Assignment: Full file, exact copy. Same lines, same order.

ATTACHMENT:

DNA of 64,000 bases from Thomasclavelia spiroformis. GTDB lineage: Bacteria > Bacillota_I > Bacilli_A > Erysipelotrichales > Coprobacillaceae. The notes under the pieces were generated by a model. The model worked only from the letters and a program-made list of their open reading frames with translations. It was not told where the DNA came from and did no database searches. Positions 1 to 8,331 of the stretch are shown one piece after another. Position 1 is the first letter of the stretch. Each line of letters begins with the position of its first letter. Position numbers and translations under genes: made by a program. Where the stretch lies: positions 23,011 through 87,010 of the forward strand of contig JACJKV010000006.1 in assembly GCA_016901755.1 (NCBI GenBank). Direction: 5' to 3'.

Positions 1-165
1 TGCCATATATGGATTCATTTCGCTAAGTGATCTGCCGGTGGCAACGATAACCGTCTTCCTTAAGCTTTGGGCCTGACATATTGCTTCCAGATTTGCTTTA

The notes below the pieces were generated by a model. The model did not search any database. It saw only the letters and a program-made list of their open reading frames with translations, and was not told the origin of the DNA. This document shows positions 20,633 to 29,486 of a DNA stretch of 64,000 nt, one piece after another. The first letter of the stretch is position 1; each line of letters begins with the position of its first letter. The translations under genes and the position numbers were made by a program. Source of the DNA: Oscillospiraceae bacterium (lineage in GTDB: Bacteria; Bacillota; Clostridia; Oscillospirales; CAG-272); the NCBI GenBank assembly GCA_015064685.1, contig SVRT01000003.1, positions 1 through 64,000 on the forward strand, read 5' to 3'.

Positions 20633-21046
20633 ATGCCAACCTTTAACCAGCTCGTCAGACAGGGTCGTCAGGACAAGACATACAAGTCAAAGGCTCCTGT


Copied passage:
DNA of 64,000 bases from Thomasclavelia spiroformis. GTDB lineage: Bacteria > Bacillota_I > Bacilli_A > Erysipelotrichales > Coprobacillaceae. The notes under the pieces were generated by a model. The model worked only from the letters and a program-made list of their open reading frames with translations. It was not told where the DNA came from and did no database searches. Positions 1 to 8,331 of the stretch are shown one piece after another. Position 1 is the first letter of the stretch. Each line of letters begins with the position of its first letter. Position numbers and translations under genes: made by a program. Where the stretch lies: positions 23,011 through 87,010 of the forward strand of contig JACJKV010000006.1 in assembly GCA_016901755.1 (NCBI GenBank). Direction: 5' to 3'.

Positions 1-165
1 TGCCATATATGGATTCATTTCGCTAAGTGATCTGCCGGTGGCAACGATAACCGTCTTCCTTAAGCTTTGGGCCTGACATATTGCTTCCAGATTTGCTTTA

The notes below the pieces were generated by a model. The model did not search any database. It saw only the letters and a program-made list of their open reading frames with translations, and was not told the origin of the DNA. This document shows positions 20,633 to 29,486 of a DNA stretch of 64,000 nt, one piece after another. The first letter of the stretch is position 1; each line of letters begins with the position of its first letter. The translations under genes and the position numbers were made by a program. Source of the DNA: Oscillospiraceae bacterium (lineage in GTDB: Bacteria; Bacillota; Clostridia; Oscillospirales; CAG-272); the NCBI GenBank assembly GCA_015064685.1, contig SVRT01000003.1, positions 1 through 64,000 on the forward strand, read 5' to 3'.

Positions 20633-21046
20633 ATGCCAACCTTTAACCAGCTCGTCAGACAGGGTCGTCAGGACAAGACATACAAGTCAAAGGCTCCTGT